Well, here we are, the last week of the regular season, and still, a couple playoff berths to fill. While there are a few other intriguing match-ups, for me the Lions visiting Lambeau to take on the rejuvenated Packers stands out. Yes, the smokehouse almonds and Dr. Pepper will be on the coffee table as the game unfolds.
Been a while since there was a meaningful game between these two long-time combatants with plenty of storylines.
Today, we return in history to two games that have real meaning for me. January 1st in the Cotton Bowl the first Cowboy division champion team will take on the defending NFL champion Packers. So many folks always want to discuss the "Ice Bowl", and while that is an iconic game, the 34-27 Packer victory over Dallas was the better game.
Why you ask?
Tom Landry devised an offensive game plan that befuddled Phil Bengston's defense. Ray Nitschke struggled in defending the run due to the blocking combinations that the Cowboy o-line used. My book "This Day In Pro Football" details the game. No doubt we will never have a season like 1982 again, and during that year the Los Angeles Raiders played outstanding football, and after easily dispatching the Browns they faced an old rival.
The New York Jets of '82 demolished the Bengals in the playoffs and now traveled to Los Angeles to battle the Raiders. Lance Mehl's outstanding fourth-quarter performance led the Jets to victory. The key play on the scoring drive for New York was Richard Todd's long completion to Wesley Walker.
The fleet Jet receiver beat Ted Watts deep, and with that said let's go to January 1st, 1984. A warm day at the Coliseum and a record crowd for a playoff game. Coach Tom Flores's quote is the title of this narrative, and since the Raiders and Steelers had played some memorable playoff games in the past, why not attend the game? Pittsburgh drives 78 yards but on 4th down at the one coach Chuck Noll opted to kick a field goal. Raider defenders were quoted after the game that the decision by Noll surprised them, and felt they had won a moral victory.
Late in the 1st quarter Cliff Stoudt fired a pass to his left that was pilfered by Lester Hayes. His reputation as a lockdown man-to-man corner on the left side comes into focus since Hayes is in zone coverage on the right. He dashes 18 yards into the end zone, and the photo of him celebrating in the end zone is a classic! During the 2nd and 3rd quarters, the Raiders score 24 unanswered and dominate play, especially at the line of scrimmage.
Though Marcus Allen gained yards all year, he could never break loose for a long run. That changes today as his 49-yard jaunt through the black & gold defense is a highlight. The Raiders do not lose a fumble in this game, are only penalized twice for 15 yards, and Jim Plunkett is mistake-free; no interceptions.
The veteran quarterback punctures the Steeler secondary with completions to Branch and Allen, yet his strikes to Todd Christensen stand out. That man could find the open areas, and he latched onto everything thrown his way.
The NFL Films saga of America's Game featured Todd and is a personal favorite of all the "America's Game" chapters. Paul Zimmerman in Sports Illustrated picked the Raiders to win the AFC West. Quoting the legendary writer "Tom Flores has emerged as the right kind of coach for the gang of roughnecks who wear the silver and black.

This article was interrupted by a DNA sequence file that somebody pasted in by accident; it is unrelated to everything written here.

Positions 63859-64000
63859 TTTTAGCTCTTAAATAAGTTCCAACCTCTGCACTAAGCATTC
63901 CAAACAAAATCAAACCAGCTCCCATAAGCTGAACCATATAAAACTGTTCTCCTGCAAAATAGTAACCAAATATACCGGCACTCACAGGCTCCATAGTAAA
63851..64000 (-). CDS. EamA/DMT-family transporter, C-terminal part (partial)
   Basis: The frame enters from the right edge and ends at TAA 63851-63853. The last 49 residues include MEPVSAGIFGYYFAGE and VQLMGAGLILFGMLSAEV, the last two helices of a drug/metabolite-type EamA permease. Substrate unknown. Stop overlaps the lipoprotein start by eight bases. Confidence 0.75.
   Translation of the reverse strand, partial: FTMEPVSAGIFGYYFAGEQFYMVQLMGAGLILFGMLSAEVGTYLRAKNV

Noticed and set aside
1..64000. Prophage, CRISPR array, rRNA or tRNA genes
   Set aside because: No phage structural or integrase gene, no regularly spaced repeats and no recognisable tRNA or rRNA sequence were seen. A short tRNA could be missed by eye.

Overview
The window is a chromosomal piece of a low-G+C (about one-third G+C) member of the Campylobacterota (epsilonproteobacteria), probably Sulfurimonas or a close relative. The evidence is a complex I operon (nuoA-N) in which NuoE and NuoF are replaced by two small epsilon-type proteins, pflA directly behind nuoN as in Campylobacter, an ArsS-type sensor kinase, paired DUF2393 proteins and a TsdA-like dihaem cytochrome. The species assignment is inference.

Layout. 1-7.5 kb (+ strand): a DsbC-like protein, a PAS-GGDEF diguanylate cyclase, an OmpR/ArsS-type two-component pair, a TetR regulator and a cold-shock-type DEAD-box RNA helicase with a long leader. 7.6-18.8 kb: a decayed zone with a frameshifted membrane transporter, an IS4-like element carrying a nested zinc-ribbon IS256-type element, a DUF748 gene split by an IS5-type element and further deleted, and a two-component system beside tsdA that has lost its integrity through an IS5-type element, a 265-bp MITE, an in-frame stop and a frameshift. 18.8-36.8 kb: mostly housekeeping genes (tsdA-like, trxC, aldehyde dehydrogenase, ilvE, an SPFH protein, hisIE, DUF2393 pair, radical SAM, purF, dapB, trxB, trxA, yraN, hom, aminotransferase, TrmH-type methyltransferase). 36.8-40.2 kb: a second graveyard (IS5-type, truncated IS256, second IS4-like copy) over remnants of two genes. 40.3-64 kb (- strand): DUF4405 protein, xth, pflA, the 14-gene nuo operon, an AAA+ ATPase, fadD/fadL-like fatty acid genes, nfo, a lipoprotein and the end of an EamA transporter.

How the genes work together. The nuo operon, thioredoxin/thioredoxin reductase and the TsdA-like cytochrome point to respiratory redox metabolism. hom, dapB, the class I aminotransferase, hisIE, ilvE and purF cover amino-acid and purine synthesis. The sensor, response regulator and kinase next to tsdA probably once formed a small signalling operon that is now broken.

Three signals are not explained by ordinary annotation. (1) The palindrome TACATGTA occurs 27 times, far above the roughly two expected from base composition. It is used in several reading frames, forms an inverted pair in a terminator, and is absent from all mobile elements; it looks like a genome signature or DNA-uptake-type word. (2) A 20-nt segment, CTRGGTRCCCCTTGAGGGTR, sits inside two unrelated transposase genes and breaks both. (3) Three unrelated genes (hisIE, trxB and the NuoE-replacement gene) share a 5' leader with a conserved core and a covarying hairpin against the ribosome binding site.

This is exactly Davis' kind of team, at least defensively-defensive ends Howie Long and Lyle Alzado, linebackers Ted Hendricks, Matt Millen, and Rod Martin, cornerback Lester Hayes; flamboyant rough, intimidating, lots of action, lots of penalties. Pacifists need not apply. "These guys are warriors," Davis says".
Street & Smith's annual publication picked the Raiders to finish second in the AFC West behind San Diego. Quoting Larry Felser in his write-up on the Raiders; "Hendricks versatility and unpredictability still cause offenses to over occupy themselves with solving him, which usually opens up opportunities for other defenders". Howie Long in the "America's Game" chapter talked about his teammates on defense, his respect for "Kick'em in the Head" Ted, and how smart he was.
If you have a chance to view the chapter please do so, you will be entertained, and enlightened. The Raider defense though was more than just Lester Hayes, Howie Long, and Ted Hendricks. A lot more.
The mid-season acquisition of Mike Haynes remains one the best ever. How many future Hall of Famers join a team during a campaign and become the final piece to the puzzle? Think back to Ted Watts the year before in the loss to New York. There are no weak links in the silver & black defense now.
Though Burgess Owens was a skilled and tough free safety, youngster Vann McElroy is savvy beyond his years, a tough tackler, and an excellent ball hawk. The Raiders finished second in the NFL with 57 sacks, and though the pass rush was strong in their base 3-4, when Los Angeles was in their "nickel" they were even better.
|Howie Long (L) and Lyle Alzado (R)|
Quoting John Turney, "It was their nickel front that was devasting" Pickel came in for Kinlaw and played left d-tackle, while Howie moved from left end to right defensive tackle. Greg Townsend was a demon rushing from left end, while Alzado still had zest for the game and brought his brand of ferocity from right end.
The two nickel linebackers Rod Martin and Hendricks both were excellent in coverage, and relished blitzing. The Raider rush recorded five sacks against the Steelers, and though Pittsburgh gained over 300 yards in total offense, no one who attended the game would state that the Steeler offense was ever in control. A ball control offense that is mistake-free, and a defense loaded with smart tough talented men just might be on their way to destiny?